# Solving 2nd-order ODE for SHO

In physics for a Simple Harmonic Oscillator, we have the differential equation $${\frac {d^2x}{dt^2}} + \frac kmx = 0$$ from the balance of forces, which has a solution $$x(t) = {x_o}\cos(\omega t+\phi), for\ \omega = \sqrt\frac km$$

My question is how do you get from the differential equation to the solution if you are not sure where to start.

I know how to find solutions to many first order differential equations, but I have no experience with solving 2nd-order ODE.

• Welcome to Mathematics StackExchange. Please tell us what you know about solving differential equations. Then you may get answers more suited to your current understanding. Commented Jun 7, 2014 at 2:22
• Here is another helpful link! Commented Jun 7, 2014 at 2:28
• They guessed the solution? Not very helpful to me. When people pull solutions out of a magic hat. Commented Jun 7, 2014 at 2:45
• It's a reasonable guess though. You're modelling something that has a periodic motion. What are some periodic functions you know? sin(constantx) and cos(constantx). And what do you know, they work. Commented Jun 7, 2014 at 3:19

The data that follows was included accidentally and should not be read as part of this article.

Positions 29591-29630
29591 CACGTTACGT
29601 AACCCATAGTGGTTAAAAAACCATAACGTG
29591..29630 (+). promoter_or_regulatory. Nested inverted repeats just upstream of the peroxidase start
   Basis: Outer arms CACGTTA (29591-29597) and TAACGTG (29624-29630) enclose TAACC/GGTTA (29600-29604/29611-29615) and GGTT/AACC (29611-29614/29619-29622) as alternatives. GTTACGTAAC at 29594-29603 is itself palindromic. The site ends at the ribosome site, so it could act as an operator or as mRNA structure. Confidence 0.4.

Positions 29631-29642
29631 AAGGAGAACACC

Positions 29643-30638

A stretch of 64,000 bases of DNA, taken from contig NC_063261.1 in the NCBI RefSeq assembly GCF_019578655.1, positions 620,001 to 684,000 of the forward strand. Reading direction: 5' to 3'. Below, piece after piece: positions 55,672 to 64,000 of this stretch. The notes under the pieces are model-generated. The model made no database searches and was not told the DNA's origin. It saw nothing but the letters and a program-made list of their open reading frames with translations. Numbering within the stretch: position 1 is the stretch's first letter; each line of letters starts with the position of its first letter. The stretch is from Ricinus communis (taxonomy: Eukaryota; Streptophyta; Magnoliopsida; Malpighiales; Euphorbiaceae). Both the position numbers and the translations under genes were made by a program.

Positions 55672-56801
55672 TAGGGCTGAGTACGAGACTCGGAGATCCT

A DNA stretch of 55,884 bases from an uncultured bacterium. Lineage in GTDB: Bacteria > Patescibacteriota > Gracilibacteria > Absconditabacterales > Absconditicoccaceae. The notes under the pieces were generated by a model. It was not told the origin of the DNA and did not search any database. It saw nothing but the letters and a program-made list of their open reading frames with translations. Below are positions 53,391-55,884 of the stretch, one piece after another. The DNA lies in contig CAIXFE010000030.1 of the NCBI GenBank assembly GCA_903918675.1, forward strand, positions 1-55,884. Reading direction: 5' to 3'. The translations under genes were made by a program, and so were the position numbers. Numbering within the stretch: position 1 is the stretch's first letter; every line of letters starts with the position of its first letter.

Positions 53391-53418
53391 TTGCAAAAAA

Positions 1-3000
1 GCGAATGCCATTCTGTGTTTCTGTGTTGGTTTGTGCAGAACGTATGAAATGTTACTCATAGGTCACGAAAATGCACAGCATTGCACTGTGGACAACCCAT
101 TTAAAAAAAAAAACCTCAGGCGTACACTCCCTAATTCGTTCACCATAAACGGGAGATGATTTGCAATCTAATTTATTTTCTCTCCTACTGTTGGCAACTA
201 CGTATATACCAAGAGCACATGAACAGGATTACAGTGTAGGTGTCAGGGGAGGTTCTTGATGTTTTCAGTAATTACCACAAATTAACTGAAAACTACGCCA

• @mathematician So how does that generalize to other systems? How would I approach a non-periodic system, say the motion of a free body. If I guess a solution say $x(t) = Ae^{\lambda t}$ ? What is the best way to approach these equations in general? I am new to 2nd-order ODE. Commented Jun 7, 2014 at 3:47

There are two ways to look at this equation. One is the fact that it is a linear ODE with constant coefficients, which implies the exponential ansatz, leading to the characteristic polynomial with complex eigenvalues. This can be summarized as $$\left(\frac d{dt}-i\sqrt{\frac km}\right)\left(\frac d{dt}+i\sqrt{\frac km}\right)x(t)=0$$ which can be rewritten as the chain of one homogeneous and one inhomogeneous differential equations of first order. Or you can interpret it as $$\frac d{dt}y(t)=i\sqrt{\frac km}\,y(t)\;\text{ where }\;y(t)=\dot x(t)+i\sqrt{\frac km}x(t)$$ so that one can read of directly $x(t)=\sqrt{\frac mk}\,Im(y(t))$.
The second, more physics related point of view is that this is the equation of motion inside a conservative force field, i.e., the gradient field of a potential. Multiply the equation by $\dot x$ and integrate to obtain $$C=\dot x^2+\frac km x^2$$ Which tells you that, on general principles of parametrizing an ellipse, $\dot x(t)=\sqrt{C}\cos(\theta(t))$ and $x(t)=\sqrt{\frac{Cm}{k}}\sin(\theta(t))$. Making a leap of faith into assuming that $\theta(t)$ is differentiable and using the chain rule on the second equation results in $$\sqrt{C}\cos(θ(t))=\dot x(t)=\sqrt{\frac{Cm}{k}}\cos(θ(t))\,\dot θ(t)$$ so that $\dot θ(t)=\sqrt{\frac{k}{m}}$.